Sunday, November 25, 2012

Book Review: Mckenzie by Penny Zeller

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"'Desperate times call for desperate measures' is the reasoning that prompts McKenzie Worthington, a young lady of Boston’s high society, to respond to an ad for a mail-order bride for a man in the Montana Territory. McKenzie is desperate, after all, to save her beloved younger sister, Kaydie, from her evil, abusive husband, who robs banks for a living. And so, it is with reckless determination that McKenzie runs away from the comforts of home and hearth to head West and meet her new husband—whom she’ll divorce, of course, after she rescues her sister.

'Desperate times call for desperate measures' is the reasoning that also prompts Zachary Sawyer, a rugged rancher after God’s own heart, to post an ad for a mail-order bride in various newspapers across the country. Managing a ranch and caring for his adoptive son, Davey, has become more than one man can handle alone, and Zach prays for God to send him a wife with whom to build a life and share his dreams.

When McKenzie arrives at Zach’s ranch, she immediately puts her plan in motion, searching for her sister and doing all she can to keep her new husband from forming an attachment. But his persistent kindness and significant self-sacrifices begin to change her heart—and ruin her plans. God has a way of working things out to the good of those who love Him, though, as McKenzie will soon see."

I really enjoy mail-order bride stories. Penny made McKenzie unique in that McKenzie (the heroine) didn’t apply to Zach’s mail-order bride ad because she wanted to get married (as is usually the case in other mail-order bride stories), but because she needed a place to stay and someone to provide for her daily needs while she looked for her sister, Kaydie. This unique premise intrigued me from the start. And Penny’s smooth writing lulled me forward. So much so that I finished McKenzie fairly quickly.

The letter communication between Zach and McKenzie in the beginning of the book went on a mite too long and, although the story was interesting, it started to drag towards the middle. But after slogging through some mud, the story continued on its smooth pace.

To be honest, when McKenzie arrived in the Dakota Territory, I didn’t like her much. She seemed like a stuck-up, incompetent, and partially heart-less rich girl. Her only redeemable quality at that time in the book was her love for Kaydie and her willingness to “sacrifice” so she could rescue her sister. As the book progressed, however, the more McKenzie slowly transformed, the more I came to quickly like her– which, I suppose, was the author’s intent.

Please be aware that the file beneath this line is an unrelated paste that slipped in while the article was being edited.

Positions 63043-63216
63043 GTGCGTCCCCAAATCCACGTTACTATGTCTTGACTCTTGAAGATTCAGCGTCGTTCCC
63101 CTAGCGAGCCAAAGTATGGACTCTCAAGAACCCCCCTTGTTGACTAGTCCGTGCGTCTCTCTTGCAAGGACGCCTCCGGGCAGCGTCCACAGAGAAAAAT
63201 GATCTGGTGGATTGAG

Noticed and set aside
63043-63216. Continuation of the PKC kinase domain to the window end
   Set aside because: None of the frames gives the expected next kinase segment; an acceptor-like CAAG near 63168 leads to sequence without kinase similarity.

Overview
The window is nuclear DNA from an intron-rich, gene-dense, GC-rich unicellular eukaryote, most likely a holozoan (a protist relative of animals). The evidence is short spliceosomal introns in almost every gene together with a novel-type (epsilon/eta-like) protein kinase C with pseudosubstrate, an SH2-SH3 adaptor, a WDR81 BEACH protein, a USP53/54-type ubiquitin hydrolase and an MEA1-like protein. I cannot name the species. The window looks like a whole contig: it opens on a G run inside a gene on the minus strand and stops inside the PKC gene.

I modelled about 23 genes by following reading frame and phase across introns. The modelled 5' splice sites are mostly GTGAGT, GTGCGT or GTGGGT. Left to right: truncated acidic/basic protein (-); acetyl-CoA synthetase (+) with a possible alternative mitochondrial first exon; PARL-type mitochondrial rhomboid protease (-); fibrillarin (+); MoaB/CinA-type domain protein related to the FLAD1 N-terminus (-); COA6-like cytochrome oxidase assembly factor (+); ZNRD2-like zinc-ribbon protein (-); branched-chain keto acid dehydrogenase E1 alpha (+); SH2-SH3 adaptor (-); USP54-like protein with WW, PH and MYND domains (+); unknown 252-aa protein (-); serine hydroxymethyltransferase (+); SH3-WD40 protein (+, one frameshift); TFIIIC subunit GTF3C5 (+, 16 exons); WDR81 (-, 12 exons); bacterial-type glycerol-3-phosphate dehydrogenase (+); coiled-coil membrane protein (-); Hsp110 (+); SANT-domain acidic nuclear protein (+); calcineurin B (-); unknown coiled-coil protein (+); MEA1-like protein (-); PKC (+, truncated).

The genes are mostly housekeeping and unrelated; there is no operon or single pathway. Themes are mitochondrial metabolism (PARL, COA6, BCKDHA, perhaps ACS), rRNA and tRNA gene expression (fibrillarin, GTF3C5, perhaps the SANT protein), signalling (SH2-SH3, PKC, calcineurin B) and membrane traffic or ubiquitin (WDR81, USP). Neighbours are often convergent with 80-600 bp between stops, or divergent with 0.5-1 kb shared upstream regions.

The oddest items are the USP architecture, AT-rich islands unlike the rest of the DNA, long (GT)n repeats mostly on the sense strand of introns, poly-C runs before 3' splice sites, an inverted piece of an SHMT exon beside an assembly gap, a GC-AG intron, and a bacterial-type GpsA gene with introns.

Now Zach, I liked from the start. And my admiration for him grew as I witnessed the way he handled his marriage in a godly way, overlooking McKenzie many faults, and bringing his cares to God. I loved how Zach’s faith infused every part of his life, including his willingness to search for McKenzie sister after he found out about her. And Davie was a wonderful addition to the book. He brought laughter wherever he went. Oh, and I can’t forget Lucille– the town’s busybody!

Seeing McKenzie and Zach fall-in-love was sweet. It was a painful moment when Mckenzie’s true intentions came to light. And to have her mother come to “rescue” her was the icing on the cake. But through this situation, we saw how far McKenzie had come in changing. And I loved her for it.

The finding of Kaydie was a joyous moment. Her plot ended a little too clean-cut for my liking and I’m fairly certain of how her story will end up; nevertheless, Penny created a satisfying ending to a satisfying read. I give this book 3.5-4 stars. An interesting, clean, and Christ-centered read. It can be bought at Amazon.

** Much thanks to the author and the publisher for providing me with a free copy of this book in exchange for my honest review, which I have given**

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